Biography of Jane Austen

Biography of Jane Austen

Jane Austen – English novelist.

Name: Jane Austen

Date of Birth: 16 December 1775

Place of Birth: Steventon Rectory, Hampshire, England

Date of Death: 18 July 1817 (aged 41)

Place of Death: Winchester, Hampshire, England

Father: George Austen

Mother: Cassandra

Early Life

Jane Austen, English writer who first gave the novel its distinctly modern character through her treatment of ordinary people in everyday life, born December 16, 1775, Steventon, Hampshire, England. Austen’s plots often explore the dependence of women on marriage in the pursuit of favorable social standing and economic security. Her works critique the novels of sensibility of the second half of the 18th century and are part of the transition to 19th-century literary realism. Her use of biting irony, along with her realism, humor, and social commentary, have long earned her acclaim among critics, scholars, and popular audiences alike.

Born into a large and close-knit family that belonged to the lower fringes of English gentry, she wrote what she had seen and experienced. She started writing at the age of twelve and by the age of eighteen, she had created a large volume of work, which though rather boisterous, shows her dislike for sentimental fictions. Her first serious work ‘Lady Susan’ was written at the age of nineteen. She then went on to produce more novels. However, none of them found publishers until she settled down in Chawton and her brother Henry began to act as her literary agent. Thereafter, four of her novels were published in quick succession; the rest being published shortly after her death.

She published four novels during her lifetime: Sense and Sensibility (1811), Pride and Prejudice (1813), Mansfield Park (1814), and Emma (1815). She wrote two additional novels, Northanger Abbey and Persuasion, both published posthumously in 1818, and began another, eventually titled Sanditon, but died before its completion. She also left behind three volumes of juvenile writings in manuscript, a short epistolary novel Lady Susan, and another unfinished novel, The Watsons. Her six full-length novels have rarely been out of print, although they were published anonymously and brought her moderate success and little fame during her lifetime.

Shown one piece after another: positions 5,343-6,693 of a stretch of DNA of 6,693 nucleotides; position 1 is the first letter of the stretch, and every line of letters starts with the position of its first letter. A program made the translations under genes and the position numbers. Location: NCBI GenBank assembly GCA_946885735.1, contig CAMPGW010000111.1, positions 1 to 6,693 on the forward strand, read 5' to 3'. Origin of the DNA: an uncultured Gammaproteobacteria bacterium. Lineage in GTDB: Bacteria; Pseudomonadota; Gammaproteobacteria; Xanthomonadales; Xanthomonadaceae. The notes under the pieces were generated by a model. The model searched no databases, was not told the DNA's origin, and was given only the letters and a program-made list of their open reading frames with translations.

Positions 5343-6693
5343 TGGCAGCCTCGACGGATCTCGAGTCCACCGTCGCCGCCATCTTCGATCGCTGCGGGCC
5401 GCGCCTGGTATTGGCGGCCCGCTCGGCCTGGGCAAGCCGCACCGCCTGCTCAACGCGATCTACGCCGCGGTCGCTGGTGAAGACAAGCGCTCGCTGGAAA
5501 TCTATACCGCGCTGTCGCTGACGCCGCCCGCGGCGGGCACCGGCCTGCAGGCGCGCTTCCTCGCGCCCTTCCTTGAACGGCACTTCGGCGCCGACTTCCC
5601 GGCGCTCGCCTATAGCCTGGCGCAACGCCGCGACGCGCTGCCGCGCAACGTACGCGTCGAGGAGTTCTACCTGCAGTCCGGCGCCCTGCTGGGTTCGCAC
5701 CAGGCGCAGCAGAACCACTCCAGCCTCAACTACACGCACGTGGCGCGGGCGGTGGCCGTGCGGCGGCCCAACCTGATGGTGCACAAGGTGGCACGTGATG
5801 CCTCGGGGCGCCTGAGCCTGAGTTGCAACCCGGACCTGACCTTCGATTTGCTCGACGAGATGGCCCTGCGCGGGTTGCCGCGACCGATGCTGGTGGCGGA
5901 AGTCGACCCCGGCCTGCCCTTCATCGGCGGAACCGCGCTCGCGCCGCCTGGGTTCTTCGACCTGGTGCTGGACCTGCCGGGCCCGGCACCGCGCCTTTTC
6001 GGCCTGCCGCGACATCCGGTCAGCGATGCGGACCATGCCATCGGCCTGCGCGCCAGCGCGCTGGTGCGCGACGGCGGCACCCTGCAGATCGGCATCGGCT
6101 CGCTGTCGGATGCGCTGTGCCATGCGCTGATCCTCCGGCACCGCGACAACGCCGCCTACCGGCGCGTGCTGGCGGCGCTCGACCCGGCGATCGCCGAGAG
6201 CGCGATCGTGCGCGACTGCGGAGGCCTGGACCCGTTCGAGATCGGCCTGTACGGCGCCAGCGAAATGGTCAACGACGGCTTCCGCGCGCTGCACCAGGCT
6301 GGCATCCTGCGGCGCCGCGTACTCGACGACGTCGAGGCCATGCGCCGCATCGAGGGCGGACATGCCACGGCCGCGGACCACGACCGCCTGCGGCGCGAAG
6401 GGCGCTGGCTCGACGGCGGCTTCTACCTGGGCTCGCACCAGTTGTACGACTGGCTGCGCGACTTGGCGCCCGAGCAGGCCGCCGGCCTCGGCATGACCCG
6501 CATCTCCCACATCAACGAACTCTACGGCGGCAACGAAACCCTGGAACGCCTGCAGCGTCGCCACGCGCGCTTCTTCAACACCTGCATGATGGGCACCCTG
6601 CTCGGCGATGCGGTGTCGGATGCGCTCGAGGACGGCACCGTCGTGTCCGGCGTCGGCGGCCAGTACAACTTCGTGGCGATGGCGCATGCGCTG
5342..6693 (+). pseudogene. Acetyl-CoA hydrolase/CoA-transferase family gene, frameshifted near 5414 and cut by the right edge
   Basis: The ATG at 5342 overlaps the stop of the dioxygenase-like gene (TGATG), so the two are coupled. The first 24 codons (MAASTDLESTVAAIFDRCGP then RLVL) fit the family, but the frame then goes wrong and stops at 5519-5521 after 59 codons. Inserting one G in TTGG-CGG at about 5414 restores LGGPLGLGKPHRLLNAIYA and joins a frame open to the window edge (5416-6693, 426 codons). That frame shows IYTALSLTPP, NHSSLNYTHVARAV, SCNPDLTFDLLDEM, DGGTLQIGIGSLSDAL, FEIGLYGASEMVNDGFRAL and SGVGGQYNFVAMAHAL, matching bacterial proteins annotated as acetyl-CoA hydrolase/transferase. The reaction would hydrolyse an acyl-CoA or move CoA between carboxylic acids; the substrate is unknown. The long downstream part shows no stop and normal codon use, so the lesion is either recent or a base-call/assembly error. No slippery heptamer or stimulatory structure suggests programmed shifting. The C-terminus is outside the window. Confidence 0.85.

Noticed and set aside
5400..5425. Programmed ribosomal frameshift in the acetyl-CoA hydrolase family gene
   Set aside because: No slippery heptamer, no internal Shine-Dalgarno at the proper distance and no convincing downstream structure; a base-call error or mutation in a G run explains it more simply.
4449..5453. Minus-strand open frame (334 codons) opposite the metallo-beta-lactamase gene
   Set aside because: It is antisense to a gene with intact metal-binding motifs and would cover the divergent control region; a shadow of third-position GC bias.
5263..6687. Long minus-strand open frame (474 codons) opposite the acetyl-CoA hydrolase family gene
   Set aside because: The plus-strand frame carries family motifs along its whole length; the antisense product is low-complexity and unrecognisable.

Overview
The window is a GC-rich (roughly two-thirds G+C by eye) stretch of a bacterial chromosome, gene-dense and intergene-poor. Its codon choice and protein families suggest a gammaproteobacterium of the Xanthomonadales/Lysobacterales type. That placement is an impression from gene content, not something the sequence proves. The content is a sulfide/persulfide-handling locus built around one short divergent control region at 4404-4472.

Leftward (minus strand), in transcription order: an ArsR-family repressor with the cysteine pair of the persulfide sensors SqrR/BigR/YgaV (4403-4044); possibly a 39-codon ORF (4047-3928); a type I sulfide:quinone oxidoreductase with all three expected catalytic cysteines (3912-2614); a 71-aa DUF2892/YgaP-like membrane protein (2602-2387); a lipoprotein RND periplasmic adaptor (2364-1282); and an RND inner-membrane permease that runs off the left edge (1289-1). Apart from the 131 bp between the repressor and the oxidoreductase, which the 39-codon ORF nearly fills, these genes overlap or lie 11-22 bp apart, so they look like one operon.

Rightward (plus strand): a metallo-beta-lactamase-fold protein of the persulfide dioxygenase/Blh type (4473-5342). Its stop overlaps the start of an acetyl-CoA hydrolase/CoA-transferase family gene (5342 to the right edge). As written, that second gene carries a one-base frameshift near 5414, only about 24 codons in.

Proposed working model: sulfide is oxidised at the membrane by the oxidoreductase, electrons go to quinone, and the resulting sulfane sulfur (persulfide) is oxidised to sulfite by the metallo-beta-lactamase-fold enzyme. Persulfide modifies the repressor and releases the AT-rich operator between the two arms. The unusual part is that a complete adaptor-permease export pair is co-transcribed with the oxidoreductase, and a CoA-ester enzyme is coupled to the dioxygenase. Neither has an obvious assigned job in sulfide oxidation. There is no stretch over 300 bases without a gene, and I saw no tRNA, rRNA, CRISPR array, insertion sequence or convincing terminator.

While not widely known in her own time, Austen’s comic novels of love among the landed gentry gained popularity after 1869, and her reputation skyrocketed in the 20th century. Her novels, including Pride and Prejudice and Sense and Sensibility, are considered literary classics, bridging the gap between romance and realism.

Austen has inspired a large number of critical essays and literary anthologies. Her novels have inspired many films, from 1940’s Pride and Prejudice to more recent productions like Sense and Sensibility (1995), Emma (1996), Mansfield Park (1999), Pride & Prejudice (2005), and Love & Friendship (2016).

Childhood, Family and Educational Life

Jane Austen was born on 16 December 1775 in the village of Steventon in Hampshire. Her father, Reverend George Austen, was the rector of the Anglican parishes of Steventon and Dean. A great reader, he owned a vast library and often supplemented his income by tutoring students for Oxford. Her mother, Cassandra (née Leigh), was famed for her ready wit, impromptu verses and stories. Jane was born seventh of their eight children; she had six brothers named James, George, Edward, Henry, Francis, Charles and an elder sister named Cassandra.

Over the span of her life, Jane would become especially close to her father and older sister, Cassandra. Indeed, she and Cassandra would one day collaborate on a published work.

From childhood, Jane was very fond of her sister. Their mother had once said, “If Cassandra’s head had been going to be cut off, Jane would have hers cut off too”.

Cassandra was an amateur watercolorist, who created two of Jane’s portraits. Like Jane, she too never married and the two sisters lived together all their life. When they were not together, they wrote extensively to each other and more than one hundred such letters have been found.

Jane Austen’s lively and affectionate family circle provided a stimulating context for her writing. Moreover, her experience was carried far beyond Steventon rectory by an extensive network of relationships by blood and friendship. It was this world of the minor landed gentry and the country clergy, in the village, the neighborhood, and the country town, with occasional visits to Bath and to London that she was to use in the settings, characters, and subject matter of her novels.

Jane Austen was mostly educated at home by her father and her elder brothers. In addition, she was also an extensive reader and imbibed a lot through her reading. Another unusual source of her education was the private theatricals that were staged by the siblings in the rectory’s barn. It is believed that they helped to develop her sense of satire.